|P.Mean: Should I learn R instead of SAS (created 2010-04-05).|
I got a question from a statistician beginning her career asking whether she should learn SAS or R. That's a very personal question and there is no perfect answer. Here is what I wrote.
SAS is a more polished product which shows in broad and diverse range of documentation, training, and user groups. Not that R is without these, but rather that R has less of these.
R is object oriented and SAS is procedure oriented. Some people, including me, see this as a big advantage for R, but other people don't really care. Certain areas, such as drug development, have adopted SAS as a standard, and if you do not know SAS, you will be swimming against the tide. It's not as if SAS is the only product used, but it has such a strong penetration that it would be hard on most team projects without knowing SAS. Other areas, like genetics, have adopted R as a standard. Again, this is not an exclusive thing, but a strong trend nonetheless.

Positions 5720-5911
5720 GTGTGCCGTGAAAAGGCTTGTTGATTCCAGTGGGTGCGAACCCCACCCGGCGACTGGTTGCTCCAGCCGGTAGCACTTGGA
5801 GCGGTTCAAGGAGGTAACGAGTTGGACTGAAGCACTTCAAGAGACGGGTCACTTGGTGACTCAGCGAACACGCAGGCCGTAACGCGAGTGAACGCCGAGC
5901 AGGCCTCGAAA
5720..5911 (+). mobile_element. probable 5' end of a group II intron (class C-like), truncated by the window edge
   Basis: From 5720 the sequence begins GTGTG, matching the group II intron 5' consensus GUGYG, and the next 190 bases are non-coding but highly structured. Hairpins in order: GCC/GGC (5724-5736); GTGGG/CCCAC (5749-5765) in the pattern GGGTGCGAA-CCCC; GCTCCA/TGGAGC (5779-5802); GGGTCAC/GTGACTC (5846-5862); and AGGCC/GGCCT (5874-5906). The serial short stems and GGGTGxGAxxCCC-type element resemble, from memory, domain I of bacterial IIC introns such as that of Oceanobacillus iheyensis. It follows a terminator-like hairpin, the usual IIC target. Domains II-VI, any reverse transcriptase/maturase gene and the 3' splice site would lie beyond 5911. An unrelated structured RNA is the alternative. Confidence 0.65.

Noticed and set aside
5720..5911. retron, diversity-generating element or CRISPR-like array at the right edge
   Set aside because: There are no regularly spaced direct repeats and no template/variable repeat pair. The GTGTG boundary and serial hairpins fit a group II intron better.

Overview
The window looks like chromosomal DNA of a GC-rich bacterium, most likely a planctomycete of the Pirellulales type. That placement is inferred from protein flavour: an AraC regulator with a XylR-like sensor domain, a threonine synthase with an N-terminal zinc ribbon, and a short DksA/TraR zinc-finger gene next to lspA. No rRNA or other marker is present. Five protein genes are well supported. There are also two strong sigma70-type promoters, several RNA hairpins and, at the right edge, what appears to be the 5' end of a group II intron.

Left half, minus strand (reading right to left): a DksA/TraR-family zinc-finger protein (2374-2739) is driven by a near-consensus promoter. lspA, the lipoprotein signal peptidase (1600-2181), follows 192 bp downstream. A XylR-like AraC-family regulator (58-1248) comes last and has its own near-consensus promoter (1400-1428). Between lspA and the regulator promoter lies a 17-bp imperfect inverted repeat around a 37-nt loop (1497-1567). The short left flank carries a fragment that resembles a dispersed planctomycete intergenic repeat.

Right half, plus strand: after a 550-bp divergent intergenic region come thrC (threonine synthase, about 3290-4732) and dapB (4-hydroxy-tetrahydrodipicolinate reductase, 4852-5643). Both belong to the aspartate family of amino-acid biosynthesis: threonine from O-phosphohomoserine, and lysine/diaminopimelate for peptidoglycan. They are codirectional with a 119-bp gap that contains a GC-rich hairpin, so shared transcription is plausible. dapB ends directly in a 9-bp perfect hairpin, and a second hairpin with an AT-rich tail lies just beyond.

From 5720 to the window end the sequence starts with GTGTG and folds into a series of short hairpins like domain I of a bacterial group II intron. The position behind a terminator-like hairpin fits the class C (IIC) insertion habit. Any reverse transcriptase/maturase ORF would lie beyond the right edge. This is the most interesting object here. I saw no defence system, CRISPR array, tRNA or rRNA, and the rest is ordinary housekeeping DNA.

I stopped using SAS in 1998 and I haven't missed it all that much. So I think you would be fine learning just R. Learn both if you can, but if you only have time to learn one well, I would certainly encourage you to learn R.
This work is licensed under a Creative Commons Attribution 3.0 United States License. This page was written by Steve Simon and was last modified on 2010-04-26. Need more information? I have a page with general help resources. You can also browse for pages similar to this one at Category: R software.